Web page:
Remember the fall of Yin Tu.

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Re: D&D and Race
« Reply #41 on: June 20, 2020, 01:04:50 am »
A really good analog to real-life monsters is an evil thought that, once you have it, either drags you into it or forces you to stand against it. No organization is necessary, the thought alone is so terrible that you have to fight it at all costs or join it. If you need organizations in your evil, it can self-organize like ants: a ton of people all have similar ideas and go to similar places and they KNOW each other by that haunted look in the eye, the dumb grin on the face, and they end up just silently working together.

This thought could have many kinds of sources, or you could have it be some kind of demented glitch in reality breaking brains all at once all of the sudden. (Pontypool shows what that might look like in terms of the suddenness and degree.)

This is an analog to fascism. Once you have the pieces of fascism in your head and become aware of it as a complete entity that exists, you either are okay with that being a possible thing or you become on guard against it.
“I am that worst of all type of criminal...I cannot bring myself to do what you tell me, because you told me.”

“Ever watch that famous war movie? That’s how it’ll be.”
“Which one?”
“The one where everybody dies.”
— Blood Standard, Laird Barron

Remember the fall of Yin Tu.

Elder Iptuous

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Re: D&D and Race
« Reply #42 on: June 20, 2020, 04:47:46 am »
So, the argument is:
There is no such thing as born evil in the real world.
And it is wrong to imagine it, because some people will insist it is real.
Edit:  rereading this, my description sounds flip, which is not my intent....

« Last Edit: June 20, 2020, 04:53:22 am by Elder Iptuous »

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Re: D&D and Race
« Reply #43 on: June 20, 2020, 05:35:46 am »
A really good analog to real-life monsters is an evil thought that, once you have it, either drags you into it or forces you to stand against it. No organization is necessary, the thought alone is so terrible that you have to fight it at all costs or join it. If you need organizations in your evil, it can self-organize like ants: a ton of people all have similar ideas and go to similar places and they KNOW each other by that haunted look in the eye, the dumb grin on the face, and they end up just silently working together.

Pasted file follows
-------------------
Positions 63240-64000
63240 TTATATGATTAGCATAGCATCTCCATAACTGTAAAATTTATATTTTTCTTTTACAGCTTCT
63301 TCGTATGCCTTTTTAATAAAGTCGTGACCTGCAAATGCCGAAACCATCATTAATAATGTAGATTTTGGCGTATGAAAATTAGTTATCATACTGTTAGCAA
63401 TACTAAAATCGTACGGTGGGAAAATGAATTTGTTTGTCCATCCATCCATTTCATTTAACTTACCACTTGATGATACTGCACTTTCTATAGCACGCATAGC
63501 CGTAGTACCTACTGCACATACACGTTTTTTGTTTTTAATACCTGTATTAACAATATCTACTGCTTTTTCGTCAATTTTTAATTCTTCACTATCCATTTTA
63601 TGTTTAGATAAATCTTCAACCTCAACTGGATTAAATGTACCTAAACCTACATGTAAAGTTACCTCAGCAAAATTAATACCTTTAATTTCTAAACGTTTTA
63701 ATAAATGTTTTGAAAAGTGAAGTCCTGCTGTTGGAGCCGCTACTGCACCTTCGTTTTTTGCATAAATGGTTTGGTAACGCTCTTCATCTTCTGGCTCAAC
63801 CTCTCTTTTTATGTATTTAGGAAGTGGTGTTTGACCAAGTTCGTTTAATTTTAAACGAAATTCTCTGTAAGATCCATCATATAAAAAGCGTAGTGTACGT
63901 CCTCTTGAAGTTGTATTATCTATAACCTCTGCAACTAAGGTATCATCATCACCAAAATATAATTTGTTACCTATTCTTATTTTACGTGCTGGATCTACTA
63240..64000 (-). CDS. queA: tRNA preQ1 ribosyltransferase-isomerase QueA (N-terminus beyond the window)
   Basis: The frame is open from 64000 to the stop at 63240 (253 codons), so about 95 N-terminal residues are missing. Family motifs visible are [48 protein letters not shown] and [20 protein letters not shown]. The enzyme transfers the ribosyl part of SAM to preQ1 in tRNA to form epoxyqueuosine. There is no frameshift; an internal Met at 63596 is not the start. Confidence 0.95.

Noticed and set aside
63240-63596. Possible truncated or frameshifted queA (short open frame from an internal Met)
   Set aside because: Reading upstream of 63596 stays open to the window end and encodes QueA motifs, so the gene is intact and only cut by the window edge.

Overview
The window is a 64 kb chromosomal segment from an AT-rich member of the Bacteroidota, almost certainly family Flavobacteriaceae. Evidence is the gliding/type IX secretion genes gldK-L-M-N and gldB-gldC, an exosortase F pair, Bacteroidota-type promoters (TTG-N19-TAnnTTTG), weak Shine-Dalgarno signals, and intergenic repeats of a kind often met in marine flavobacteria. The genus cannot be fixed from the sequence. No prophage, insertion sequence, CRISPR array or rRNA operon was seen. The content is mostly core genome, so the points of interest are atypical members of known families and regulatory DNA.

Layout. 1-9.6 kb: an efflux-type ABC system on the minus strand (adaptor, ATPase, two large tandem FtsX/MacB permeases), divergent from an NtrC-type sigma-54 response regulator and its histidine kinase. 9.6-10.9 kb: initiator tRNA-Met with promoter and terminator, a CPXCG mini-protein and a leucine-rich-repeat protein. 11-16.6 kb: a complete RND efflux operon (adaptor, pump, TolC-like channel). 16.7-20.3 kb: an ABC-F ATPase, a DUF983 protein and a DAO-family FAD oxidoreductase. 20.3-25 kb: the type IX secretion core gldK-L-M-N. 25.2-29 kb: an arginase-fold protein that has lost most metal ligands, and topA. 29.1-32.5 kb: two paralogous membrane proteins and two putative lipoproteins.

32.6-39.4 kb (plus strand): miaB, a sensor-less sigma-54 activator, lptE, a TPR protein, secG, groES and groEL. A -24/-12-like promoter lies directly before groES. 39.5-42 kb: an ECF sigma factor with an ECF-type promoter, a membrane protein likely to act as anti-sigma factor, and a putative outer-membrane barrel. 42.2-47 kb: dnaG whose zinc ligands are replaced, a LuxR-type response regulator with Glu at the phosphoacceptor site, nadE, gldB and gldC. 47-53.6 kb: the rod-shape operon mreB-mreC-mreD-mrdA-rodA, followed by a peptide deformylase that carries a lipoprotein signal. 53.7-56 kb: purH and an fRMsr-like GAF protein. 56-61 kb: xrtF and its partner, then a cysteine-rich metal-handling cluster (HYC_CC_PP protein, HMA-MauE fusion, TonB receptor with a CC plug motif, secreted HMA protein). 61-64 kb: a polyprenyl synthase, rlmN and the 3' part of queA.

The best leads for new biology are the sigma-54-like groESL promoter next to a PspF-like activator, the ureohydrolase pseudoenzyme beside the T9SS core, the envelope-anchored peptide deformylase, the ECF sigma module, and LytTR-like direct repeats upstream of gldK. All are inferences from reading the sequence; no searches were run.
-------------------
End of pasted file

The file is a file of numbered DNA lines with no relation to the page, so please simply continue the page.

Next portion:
This thought could have many kinds of sources, or you could have it be some kind of demented glitch in reality breaking brains all at once all of the sudden. (Pontypool shows what that might look like in terms of the suddenness and degree.)

This is an analog to fascism. Once you have the pieces of fascism in your head and become aware of it as a complete entity that exists, you either are okay with that being a possible thing or you become on guard against it.

Chaotic Evil:  A motorcycle gang.  They ride into town and burn your house down and fuck your dog and slap your auntie.  But then they leave, because they HAVE TO.  Or they kill each other once they've been into the sterno.

Lawful Evil:  The insurance company that says you aren't covered for motorcycle gangs.  Also the bank that forecloses on the ruins, and the developer that puts up a fleabag tenement on the spot and rents a bit back to you at reasonable rates.

Neutral Evil:  The guy who smiles at all of the above, agrees that the policy didn't have that coverage for his house, and then puts 20 pounds of arsenic down the well.


Evil is as evil does.  Nobody wants to think about that.  So, orcs.  You can pretend that all the townsfolk are cheerful idiots and the bad guys are nice and two dimensional, if that's what makes your Saturday game better.

If you think that orcs are a racist stereotype, then I kind of have to question which human race has pig's noses and tusks. 

When we sit down to game, it typically involves a million screaming bad guys and maybe the elephant of despair.  It doesn't matter WHO those bad guys are, because the point is they're BAD GUYS and you are a GOOD GUY and you can tell the difference because the good guys have the improved critical feat shiny armor.